Recent days have seen an increase in LAC communications. I'll quote the latest item in full, they likely won't mind!
Recent improvements to public services at Library and Archives CanadaThis is welcome progress over the past two years, 2010-2011. It's good communications to remind people of the things the organization has achieved, perhaps things overlooked when announced the first time around.
Library and Archives Canada (LAC) is committed to providing services and tools that allow you to discover, engage with, and share your documentary heritage. Thanks to client feedback, we identified service issues and discussed how best to address them. Here are the resulting improvements for 2010-2011.
Better search: We made some changes to the LAC website so you can access our rich and varied holdings quickly and easily. You will find helpful tips on how to use the Archives Search tool in our Search Help section.
New research guides: We added research guides to the LAC website to help you find materials on a range of topics, including Canadiana keyword searching in AMICUS the national catalogue of published materials; internment camp records; and ethnocultural groups. Most of these are available at:
More records online: We digitized many more resources, which are now available to you on the LAC website. These include materials in popular research areas, such as genealogy, family history, and military history. Access the complete list here.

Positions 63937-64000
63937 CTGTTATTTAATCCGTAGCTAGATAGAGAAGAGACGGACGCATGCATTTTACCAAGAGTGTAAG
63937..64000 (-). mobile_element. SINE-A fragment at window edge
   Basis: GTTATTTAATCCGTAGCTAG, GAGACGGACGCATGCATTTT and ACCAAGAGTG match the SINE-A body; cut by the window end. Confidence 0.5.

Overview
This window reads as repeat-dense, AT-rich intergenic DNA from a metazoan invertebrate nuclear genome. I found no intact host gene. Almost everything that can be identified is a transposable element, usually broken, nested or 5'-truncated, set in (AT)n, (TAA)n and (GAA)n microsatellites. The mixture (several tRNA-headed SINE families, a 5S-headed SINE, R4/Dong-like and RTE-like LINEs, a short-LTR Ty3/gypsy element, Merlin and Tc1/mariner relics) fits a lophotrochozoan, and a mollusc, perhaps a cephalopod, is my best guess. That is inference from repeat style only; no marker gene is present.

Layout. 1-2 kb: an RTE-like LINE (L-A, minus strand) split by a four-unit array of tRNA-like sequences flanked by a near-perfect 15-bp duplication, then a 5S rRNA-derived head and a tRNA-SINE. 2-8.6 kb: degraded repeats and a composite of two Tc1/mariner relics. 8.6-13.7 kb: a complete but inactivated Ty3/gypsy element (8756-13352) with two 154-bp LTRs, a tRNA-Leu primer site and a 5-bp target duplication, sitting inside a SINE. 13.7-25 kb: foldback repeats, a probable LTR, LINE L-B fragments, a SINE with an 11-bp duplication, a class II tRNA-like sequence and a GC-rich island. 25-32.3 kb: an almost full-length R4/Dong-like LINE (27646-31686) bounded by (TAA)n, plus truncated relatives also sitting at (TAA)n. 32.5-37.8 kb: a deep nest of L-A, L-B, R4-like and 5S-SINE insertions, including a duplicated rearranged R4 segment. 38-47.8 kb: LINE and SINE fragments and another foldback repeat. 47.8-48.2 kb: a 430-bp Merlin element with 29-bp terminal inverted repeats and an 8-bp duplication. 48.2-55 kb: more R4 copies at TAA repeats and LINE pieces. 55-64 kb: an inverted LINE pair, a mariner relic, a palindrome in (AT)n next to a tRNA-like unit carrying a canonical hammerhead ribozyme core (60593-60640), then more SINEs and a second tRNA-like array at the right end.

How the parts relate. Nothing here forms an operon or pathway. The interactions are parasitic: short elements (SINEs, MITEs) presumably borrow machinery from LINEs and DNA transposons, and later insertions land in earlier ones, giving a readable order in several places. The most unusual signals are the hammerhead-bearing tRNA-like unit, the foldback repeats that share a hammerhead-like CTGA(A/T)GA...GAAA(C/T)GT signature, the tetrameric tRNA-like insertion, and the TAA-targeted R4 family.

Access to previously restricted materials: Recent legal decisions enable us to grant more public access to important collections: Second World War Service Files and all photographs in private collections to which donors or copyright holders allow access "for archival purposes."
Canada’s history and heritage is just a click away.
Unfortunately not everything goes smoothly when you check it out. I tried the Archives Search and got the response
Archives Search Result
We are experiencing technical difficulties. Please try again later. Library and Archives Canada regrets the inconvenience.
The wording on the Second World War Service Files suggests there's information on other's aside from those who died during the conflict. Not the case, and even for those the information online is little different from what's been available elsewhere for years.
That's from LAC. The Commonwealth War Graves Commission site, online for many years, gives:
LAC have started to add the complete service files for WW1 soldiers as scanned copies are requested, and paid for, by clients. I got a notice a few days ago that my great uncle's file is finally linked. Progress.